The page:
When the truck traveled past him, Officer Meyer noticed a white light emitting from the truck’s taillight, which constitutes an equipment violation.  Officer Meyer followed the truck as it turned onto another street, pulled up behind it, switched on his emergency lights, and flashed his spotlight in the truck’s rearview mirror.  Officer Meyer could not identify the driver but did observe that he was a white male wearing a white t-shirt.  The truck did not stop and a chase ensued through the streets of St. Paul.  Officer Meyer used his radio to alert other officers.  Officer Hall soon joined the chase.

During the chase, the truck went off the road near a pond; and Officer Meyer positioned his squad car so the truck would have no exit.  Officer Meyer shined his spotlight onto the driver’s window of the truck from 40 or 50 feet away.  Based on this observation, Officer Meyer testified that he was able to see the driver’s profile for 5-10 seconds and was 95-99% certain that the driver of the truck was appellant.  Officer Meyer, like his partner, recognized appellant from 10-20 prior contacts in the community.  Officer Meyer did not include this identification in his police report. 

            Next, the truck drove onto a driveway shared between two houses at a speed of 10-15 miles per hour.  When both homeowners came outside to observe what was occurring, the truck sped between the houses and nearly hit both of them.  One homeowner pushed the other out of the truck’s way, and in the process of avoiding the truck, fractured his ankle.  The homeowner who was pushed aside testified to seeing the driver in the truck.  This homeowner looked through the truck’s front windshield and side window from a couple feet away and testified that the driver was a black male with braided hair.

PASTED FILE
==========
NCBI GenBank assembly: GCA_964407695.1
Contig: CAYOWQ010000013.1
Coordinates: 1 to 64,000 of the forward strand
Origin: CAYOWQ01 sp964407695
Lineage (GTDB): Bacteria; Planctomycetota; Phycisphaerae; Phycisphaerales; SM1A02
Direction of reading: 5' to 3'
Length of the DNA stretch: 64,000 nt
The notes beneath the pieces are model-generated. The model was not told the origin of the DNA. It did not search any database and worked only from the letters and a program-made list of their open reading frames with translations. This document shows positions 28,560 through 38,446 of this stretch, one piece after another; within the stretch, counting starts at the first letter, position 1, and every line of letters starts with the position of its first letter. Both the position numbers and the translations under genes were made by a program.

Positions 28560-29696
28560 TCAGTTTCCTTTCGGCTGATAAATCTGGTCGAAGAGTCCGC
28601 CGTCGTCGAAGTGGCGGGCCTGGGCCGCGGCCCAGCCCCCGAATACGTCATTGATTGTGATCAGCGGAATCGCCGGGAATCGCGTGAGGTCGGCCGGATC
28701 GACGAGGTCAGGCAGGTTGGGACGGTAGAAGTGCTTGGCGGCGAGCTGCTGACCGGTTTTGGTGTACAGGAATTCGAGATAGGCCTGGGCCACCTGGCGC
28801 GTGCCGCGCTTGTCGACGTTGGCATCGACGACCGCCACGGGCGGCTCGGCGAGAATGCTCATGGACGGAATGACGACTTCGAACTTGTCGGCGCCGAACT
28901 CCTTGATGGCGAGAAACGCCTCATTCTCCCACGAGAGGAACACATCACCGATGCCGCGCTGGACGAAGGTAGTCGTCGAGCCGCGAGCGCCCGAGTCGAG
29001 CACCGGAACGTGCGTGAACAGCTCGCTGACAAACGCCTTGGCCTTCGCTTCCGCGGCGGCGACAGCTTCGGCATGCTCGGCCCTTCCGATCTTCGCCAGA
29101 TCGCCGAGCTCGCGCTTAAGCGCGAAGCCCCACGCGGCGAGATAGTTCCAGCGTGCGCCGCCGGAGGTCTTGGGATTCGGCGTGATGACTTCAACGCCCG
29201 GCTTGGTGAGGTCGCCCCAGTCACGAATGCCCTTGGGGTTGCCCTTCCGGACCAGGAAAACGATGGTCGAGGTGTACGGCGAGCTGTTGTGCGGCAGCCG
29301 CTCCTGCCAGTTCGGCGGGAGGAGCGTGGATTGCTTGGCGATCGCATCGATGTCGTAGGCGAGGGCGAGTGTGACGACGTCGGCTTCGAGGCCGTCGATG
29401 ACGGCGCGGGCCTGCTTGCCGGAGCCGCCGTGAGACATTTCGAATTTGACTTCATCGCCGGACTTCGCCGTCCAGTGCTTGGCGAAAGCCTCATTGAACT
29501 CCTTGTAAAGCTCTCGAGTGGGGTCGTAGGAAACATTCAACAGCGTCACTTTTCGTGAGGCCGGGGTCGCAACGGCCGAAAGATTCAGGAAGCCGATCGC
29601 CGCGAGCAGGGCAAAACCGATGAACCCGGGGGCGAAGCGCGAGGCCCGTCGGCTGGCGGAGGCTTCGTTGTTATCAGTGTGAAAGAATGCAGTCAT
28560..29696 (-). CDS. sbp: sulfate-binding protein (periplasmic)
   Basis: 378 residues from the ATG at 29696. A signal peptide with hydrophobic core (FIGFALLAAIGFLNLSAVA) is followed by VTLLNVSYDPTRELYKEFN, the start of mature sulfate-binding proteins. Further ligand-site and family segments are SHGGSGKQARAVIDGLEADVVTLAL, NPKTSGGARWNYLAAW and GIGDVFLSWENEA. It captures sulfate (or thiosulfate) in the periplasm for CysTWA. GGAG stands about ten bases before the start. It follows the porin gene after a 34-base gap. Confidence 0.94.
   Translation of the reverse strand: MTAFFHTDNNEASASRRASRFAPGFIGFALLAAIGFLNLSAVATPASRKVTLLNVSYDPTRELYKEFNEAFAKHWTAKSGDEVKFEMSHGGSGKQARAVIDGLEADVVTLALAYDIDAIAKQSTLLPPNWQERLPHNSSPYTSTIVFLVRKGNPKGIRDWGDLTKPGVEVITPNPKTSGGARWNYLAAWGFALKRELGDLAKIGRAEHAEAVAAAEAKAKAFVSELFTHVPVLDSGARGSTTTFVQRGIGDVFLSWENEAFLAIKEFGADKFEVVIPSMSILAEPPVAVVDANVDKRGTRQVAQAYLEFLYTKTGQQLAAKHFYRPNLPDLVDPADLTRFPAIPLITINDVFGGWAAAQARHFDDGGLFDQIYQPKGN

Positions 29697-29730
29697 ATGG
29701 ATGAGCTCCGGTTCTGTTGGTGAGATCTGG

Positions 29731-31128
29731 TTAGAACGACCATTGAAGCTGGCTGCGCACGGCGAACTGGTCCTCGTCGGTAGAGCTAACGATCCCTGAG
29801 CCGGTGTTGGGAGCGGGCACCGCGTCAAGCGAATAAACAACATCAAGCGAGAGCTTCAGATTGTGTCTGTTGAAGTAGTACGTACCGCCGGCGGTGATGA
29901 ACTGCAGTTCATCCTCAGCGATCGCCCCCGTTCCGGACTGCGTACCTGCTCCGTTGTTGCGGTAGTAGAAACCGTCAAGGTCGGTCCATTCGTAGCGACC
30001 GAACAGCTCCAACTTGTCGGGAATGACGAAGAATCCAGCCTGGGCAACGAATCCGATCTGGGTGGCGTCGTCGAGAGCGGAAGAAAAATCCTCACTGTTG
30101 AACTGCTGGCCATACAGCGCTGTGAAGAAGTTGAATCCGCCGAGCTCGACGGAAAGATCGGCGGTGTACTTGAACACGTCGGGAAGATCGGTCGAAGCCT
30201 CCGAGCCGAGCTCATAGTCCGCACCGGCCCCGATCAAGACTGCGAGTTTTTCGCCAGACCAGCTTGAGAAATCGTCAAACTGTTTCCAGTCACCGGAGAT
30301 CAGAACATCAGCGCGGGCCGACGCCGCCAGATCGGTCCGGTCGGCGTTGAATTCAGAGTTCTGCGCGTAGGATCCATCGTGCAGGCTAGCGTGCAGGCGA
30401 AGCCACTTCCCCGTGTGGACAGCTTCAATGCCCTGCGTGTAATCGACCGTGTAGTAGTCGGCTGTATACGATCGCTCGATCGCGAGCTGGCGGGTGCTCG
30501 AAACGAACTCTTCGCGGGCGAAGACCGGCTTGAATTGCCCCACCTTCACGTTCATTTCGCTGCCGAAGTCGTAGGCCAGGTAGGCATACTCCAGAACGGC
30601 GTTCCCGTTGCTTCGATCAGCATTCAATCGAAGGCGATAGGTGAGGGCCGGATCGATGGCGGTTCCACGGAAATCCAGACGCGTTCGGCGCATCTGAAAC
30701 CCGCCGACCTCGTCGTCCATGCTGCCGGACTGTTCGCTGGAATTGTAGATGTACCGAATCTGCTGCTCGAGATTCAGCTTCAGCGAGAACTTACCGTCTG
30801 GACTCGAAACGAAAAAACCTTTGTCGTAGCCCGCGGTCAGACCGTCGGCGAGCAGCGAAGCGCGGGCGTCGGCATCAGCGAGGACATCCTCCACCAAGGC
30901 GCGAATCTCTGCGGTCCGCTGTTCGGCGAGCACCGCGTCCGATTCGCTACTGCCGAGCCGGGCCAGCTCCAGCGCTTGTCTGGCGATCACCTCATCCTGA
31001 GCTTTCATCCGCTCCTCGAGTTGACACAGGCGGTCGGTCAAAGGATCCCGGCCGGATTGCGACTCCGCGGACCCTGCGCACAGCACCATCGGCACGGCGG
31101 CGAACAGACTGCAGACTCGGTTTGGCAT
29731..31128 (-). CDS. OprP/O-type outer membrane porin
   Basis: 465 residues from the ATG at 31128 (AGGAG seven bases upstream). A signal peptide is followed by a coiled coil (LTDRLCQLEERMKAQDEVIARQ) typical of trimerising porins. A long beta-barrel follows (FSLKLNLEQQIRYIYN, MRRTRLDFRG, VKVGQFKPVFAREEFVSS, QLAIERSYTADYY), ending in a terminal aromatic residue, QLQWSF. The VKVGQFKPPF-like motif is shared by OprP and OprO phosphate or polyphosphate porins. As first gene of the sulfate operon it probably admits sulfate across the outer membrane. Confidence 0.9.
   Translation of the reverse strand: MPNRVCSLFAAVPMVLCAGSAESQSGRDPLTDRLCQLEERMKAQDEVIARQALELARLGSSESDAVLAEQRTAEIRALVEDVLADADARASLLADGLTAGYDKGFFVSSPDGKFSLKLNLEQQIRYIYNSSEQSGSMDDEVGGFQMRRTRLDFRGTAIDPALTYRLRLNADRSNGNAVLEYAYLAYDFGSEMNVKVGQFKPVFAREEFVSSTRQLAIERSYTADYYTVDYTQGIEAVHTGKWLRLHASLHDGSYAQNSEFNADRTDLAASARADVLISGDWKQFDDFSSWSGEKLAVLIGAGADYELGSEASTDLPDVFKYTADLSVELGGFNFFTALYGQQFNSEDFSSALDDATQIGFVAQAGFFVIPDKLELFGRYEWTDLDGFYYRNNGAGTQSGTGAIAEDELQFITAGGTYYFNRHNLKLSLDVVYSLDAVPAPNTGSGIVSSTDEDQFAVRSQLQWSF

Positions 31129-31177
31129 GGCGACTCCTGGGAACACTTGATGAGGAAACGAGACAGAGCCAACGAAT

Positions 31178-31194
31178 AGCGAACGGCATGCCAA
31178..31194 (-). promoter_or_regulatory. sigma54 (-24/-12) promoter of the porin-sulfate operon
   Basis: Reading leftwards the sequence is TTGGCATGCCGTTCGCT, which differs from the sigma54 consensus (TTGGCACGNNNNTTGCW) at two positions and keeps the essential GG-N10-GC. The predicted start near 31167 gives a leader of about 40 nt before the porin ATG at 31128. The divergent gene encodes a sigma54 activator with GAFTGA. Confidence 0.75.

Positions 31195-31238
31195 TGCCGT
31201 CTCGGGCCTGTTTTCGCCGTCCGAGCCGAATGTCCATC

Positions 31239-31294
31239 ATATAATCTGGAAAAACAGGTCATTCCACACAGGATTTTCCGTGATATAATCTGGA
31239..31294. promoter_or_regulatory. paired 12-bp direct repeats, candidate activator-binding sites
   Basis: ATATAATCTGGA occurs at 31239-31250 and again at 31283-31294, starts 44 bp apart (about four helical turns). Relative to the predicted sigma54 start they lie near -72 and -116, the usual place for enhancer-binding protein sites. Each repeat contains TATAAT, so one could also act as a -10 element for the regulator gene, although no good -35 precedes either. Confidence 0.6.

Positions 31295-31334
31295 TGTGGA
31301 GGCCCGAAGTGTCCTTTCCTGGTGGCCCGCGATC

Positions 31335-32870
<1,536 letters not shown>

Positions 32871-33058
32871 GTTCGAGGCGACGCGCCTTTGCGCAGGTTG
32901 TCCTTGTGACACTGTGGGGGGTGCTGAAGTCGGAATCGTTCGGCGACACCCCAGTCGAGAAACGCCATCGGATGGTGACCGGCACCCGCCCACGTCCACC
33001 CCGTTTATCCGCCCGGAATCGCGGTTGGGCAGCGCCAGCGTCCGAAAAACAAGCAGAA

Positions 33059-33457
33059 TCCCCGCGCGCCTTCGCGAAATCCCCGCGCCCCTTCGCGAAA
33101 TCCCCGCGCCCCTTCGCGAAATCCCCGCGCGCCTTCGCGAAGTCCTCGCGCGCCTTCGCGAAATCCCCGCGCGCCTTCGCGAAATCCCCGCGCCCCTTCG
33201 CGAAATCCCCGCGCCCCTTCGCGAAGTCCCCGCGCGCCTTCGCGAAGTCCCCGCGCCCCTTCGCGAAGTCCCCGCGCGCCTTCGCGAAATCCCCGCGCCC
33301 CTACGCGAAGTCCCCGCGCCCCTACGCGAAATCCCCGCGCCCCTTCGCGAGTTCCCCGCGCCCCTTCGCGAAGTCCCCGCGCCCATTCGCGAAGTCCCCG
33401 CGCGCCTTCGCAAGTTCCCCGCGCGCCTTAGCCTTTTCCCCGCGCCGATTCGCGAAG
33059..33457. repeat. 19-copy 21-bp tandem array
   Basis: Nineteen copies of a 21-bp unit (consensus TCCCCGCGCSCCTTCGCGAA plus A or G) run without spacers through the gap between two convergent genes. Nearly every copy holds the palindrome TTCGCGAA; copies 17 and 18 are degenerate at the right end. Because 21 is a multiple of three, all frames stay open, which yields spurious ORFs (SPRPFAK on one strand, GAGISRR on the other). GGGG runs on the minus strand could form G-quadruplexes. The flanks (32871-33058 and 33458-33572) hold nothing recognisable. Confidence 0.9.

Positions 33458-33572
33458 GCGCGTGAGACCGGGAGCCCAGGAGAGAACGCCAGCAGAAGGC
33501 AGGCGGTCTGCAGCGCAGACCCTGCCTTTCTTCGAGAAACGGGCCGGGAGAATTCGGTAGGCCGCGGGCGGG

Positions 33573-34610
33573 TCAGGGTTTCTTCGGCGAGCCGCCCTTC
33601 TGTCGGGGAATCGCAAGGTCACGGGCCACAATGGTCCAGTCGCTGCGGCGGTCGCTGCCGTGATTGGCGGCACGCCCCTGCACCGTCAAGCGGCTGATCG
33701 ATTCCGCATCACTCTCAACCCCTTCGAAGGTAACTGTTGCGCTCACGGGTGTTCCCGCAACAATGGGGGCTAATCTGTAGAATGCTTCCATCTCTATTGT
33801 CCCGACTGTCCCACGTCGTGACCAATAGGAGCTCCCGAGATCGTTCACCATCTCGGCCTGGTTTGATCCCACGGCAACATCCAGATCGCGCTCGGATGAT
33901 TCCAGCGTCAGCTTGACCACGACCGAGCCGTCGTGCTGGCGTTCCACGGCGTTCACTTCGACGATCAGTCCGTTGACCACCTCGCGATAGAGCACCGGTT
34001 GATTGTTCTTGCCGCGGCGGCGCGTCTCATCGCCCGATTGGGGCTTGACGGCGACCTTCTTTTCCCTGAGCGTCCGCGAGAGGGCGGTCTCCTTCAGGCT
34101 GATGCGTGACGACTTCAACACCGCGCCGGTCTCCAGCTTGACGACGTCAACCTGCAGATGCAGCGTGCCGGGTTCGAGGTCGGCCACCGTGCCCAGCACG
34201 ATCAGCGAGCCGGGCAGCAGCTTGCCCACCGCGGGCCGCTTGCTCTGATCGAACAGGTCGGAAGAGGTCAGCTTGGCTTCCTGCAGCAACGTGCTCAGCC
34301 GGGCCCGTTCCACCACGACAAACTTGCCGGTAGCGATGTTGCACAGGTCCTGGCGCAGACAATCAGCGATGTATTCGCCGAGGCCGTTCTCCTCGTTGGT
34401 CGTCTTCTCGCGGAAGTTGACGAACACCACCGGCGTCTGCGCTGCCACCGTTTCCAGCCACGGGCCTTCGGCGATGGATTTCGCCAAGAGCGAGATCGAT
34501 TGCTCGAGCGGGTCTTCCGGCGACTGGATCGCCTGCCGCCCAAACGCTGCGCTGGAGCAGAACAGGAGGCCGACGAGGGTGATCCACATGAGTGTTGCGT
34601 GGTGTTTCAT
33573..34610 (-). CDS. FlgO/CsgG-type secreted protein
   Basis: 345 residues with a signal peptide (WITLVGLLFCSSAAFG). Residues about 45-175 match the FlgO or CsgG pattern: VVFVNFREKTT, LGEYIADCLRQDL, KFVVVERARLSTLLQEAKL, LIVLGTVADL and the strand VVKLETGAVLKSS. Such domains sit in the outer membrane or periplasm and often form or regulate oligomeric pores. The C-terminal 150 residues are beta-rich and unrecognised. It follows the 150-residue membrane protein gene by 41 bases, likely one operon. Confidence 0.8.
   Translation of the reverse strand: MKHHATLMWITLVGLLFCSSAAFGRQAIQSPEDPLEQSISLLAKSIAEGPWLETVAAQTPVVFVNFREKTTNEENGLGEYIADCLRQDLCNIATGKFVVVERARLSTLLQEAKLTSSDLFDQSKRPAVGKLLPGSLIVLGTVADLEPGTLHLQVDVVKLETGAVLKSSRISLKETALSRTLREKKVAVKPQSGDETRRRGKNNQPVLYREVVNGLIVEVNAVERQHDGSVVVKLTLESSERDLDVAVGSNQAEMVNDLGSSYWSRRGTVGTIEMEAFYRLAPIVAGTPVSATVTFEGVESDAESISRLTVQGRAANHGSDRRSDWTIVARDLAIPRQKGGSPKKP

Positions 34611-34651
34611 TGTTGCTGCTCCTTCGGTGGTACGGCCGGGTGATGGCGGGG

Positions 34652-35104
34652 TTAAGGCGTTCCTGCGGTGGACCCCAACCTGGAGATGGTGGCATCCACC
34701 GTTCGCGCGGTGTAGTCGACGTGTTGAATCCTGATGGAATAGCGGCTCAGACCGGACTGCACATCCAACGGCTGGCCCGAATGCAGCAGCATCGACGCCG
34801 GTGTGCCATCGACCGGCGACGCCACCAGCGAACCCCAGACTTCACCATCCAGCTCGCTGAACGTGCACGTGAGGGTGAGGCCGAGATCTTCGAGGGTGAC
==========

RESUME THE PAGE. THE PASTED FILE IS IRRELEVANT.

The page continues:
As the truck exited the street, the injured homeowner observed the truck drive over the hood of another car parked about 60 feet away.  The injured homeowner testified that he was positive it was a black man driving the truck.  He also testified the driver had short hair but that he “wasn’t paying too much attention to it because everything was going so fast.”